10 Reasons to Eat Broccoli Every Day

“Eat your broccoli!” Whoever told you that when you were a fussy kid at the dinner table wasn’t wrong. Broccoli is a powerful superfood — rich in nutrients that pack a punch against many health problems. Need convincing? Here are 10 excellent reasons to eat your broccoli every day.

1. Broccoli is high in essential nutrients

Broccoli has been deemed a superfood for good reason. From stalk to florets, it’s teaming with many vitamins, minerals and more. One cup of chopped, raw broccoli contains:

  • Calories: 31
  • Carbohydrates: 6 grams
  • Fiber: 2.4 grams
  • Fat: 0.3 grams
  • Protein: 2.6 grams
  • Vitamin A: 11% of the recommended daily value
  • Vitamin C: 135% DV
  • Vitamin K: 116% DV
  • Folate: 14% DV
  • Calcium: 4% DV
  • Iron: 4% DV
  • Potassium: 8% DV

Just be warned that certain cooking methods might cause broccoli to lose some of its benefits. Steaming appears to be the optimal method to retain broccoli’s nutrients, so use that as often as you can.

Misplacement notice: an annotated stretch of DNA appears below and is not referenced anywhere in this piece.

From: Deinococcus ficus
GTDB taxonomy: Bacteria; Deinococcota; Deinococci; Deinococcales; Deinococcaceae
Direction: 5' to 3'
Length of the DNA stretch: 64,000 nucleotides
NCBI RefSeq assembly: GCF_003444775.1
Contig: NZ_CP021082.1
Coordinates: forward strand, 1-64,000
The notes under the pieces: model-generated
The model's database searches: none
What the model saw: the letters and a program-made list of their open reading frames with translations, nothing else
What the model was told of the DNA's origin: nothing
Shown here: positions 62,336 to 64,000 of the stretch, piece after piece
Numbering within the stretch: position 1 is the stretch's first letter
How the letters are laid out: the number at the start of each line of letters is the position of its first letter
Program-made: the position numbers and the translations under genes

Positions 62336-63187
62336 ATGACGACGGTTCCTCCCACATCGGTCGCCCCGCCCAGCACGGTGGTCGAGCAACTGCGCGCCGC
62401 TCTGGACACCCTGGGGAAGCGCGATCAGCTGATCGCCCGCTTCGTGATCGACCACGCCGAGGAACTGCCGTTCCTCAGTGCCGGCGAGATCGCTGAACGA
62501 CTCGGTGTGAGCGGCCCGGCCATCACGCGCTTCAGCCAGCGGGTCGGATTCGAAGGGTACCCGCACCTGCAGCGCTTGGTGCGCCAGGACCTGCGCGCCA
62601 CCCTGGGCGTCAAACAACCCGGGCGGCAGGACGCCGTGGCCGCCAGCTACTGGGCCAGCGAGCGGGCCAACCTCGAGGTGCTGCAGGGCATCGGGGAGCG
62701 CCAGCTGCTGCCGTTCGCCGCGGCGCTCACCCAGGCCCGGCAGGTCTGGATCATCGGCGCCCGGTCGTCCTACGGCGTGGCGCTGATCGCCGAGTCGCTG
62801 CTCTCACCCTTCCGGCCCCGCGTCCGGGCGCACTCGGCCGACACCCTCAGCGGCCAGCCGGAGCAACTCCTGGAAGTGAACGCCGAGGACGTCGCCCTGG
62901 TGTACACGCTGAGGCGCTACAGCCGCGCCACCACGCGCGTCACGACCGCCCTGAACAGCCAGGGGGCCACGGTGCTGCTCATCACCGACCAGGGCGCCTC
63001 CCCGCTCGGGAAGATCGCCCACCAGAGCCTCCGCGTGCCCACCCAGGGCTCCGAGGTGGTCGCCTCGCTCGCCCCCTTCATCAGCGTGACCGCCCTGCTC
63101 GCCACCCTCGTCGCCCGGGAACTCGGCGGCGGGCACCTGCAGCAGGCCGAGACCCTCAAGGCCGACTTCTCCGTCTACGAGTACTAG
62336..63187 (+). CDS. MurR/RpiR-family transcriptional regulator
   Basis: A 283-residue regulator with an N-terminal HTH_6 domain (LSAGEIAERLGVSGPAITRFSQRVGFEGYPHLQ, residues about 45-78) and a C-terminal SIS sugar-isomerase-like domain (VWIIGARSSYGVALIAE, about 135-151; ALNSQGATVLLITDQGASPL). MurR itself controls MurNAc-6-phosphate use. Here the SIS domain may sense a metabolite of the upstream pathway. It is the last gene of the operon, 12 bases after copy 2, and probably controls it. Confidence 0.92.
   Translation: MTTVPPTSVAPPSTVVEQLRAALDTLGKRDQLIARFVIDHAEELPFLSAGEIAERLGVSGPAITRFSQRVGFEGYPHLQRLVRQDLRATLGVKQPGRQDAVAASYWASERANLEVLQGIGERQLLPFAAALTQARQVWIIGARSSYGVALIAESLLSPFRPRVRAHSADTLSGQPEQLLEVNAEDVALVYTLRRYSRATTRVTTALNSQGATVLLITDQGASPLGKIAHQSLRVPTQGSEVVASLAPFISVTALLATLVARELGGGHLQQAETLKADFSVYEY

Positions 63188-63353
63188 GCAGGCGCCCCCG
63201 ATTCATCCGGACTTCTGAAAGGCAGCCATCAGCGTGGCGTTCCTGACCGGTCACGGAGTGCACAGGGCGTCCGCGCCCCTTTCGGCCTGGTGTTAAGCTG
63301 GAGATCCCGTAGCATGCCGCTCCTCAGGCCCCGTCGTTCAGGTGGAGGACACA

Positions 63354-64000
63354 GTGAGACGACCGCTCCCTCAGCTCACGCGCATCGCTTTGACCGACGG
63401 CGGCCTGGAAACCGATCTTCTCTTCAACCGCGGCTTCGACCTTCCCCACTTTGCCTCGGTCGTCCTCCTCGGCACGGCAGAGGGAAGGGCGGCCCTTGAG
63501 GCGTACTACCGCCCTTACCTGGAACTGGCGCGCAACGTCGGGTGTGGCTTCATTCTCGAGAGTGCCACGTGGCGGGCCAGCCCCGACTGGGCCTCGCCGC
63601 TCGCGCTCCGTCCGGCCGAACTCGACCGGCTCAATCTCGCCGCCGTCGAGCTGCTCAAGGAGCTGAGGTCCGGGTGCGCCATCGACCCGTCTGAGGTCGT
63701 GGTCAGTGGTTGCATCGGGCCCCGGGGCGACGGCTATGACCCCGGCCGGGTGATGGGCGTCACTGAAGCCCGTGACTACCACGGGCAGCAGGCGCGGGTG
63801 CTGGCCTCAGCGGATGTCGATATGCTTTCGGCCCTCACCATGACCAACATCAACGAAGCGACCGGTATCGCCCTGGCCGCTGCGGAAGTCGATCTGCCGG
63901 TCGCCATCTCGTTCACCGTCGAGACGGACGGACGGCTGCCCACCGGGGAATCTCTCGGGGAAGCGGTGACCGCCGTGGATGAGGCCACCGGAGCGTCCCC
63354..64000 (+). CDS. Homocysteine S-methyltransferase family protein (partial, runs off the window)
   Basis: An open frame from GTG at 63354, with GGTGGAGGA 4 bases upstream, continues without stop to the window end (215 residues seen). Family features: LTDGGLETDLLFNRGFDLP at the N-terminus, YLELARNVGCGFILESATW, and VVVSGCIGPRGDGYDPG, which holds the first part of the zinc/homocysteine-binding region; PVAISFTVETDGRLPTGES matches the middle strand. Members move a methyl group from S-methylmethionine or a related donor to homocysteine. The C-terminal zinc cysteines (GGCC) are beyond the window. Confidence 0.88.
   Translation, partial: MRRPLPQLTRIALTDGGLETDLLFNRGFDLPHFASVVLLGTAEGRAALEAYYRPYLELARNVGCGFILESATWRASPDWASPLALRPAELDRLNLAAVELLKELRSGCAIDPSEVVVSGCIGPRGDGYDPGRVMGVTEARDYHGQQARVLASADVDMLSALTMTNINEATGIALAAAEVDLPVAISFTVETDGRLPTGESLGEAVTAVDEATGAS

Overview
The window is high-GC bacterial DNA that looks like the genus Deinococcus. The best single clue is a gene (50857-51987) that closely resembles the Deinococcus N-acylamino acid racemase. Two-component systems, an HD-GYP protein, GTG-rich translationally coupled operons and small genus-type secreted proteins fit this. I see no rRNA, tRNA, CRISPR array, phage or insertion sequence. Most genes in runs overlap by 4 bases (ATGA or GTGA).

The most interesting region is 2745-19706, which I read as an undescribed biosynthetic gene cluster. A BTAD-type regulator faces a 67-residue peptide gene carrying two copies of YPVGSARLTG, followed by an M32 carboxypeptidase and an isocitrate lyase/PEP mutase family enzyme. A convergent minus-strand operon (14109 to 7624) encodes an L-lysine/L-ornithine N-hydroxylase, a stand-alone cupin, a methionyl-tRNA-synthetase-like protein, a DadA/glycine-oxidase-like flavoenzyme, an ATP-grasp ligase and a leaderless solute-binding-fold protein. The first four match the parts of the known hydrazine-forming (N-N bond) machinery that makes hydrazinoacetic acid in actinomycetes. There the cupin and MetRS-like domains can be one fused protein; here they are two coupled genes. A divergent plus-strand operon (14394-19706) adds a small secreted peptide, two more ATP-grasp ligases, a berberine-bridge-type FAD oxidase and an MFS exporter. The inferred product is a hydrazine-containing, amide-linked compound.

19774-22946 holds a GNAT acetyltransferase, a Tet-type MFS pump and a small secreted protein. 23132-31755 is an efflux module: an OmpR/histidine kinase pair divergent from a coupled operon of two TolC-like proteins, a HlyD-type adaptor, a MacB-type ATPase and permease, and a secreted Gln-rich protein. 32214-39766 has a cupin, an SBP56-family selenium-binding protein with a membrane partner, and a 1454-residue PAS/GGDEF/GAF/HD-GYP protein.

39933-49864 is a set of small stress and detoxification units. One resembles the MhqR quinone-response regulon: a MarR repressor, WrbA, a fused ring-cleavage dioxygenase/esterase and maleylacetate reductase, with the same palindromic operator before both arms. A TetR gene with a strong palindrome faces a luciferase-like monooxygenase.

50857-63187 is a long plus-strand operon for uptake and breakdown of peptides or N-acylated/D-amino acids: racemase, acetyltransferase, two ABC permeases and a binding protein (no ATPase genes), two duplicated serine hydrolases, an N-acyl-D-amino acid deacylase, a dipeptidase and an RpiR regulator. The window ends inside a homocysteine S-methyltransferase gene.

2. It’s a low-calorie, filling food

If you’re aiming to lose some extra weight, broccoli should be one of your go-to foods. It’s low in calories, yet its fiber content will fill you up. Plus, that fiber can help to aid digestion and reduce constipation, regardless of your weight-loss goals.

3. Broccoli is powerful brain food

Broccoli also might be able to help support healthy brain function. A study on older adults found just one serving per day of a green leafy vegetable might slow cognitive decline due to aging. Plus, according to Healthline, a bioactive compound in broccoli has “the potential to support brain function after an event of reduced oxygenation to the brain.” But more research still must be done on the topic.

4. Cruciferous vegetables fight cancer

grouping of cruciferous vegetables

Many components of cruciferous vegetables, such as broccoli, have been linked to lower cancer risk. For instance, the fiber in these vegetables provides a “convincingly lower risk” of colorectal cancer, according to the American Institute for Cancer Research. And the vegetables’ carotenoids likely lower a person’s risk of mouth, pharynx, larynx and lung cancers. Plus, studies have shown the glucosinolates in cruciferous vegetables decrease inflammation in the body and work to suppress cancer growth.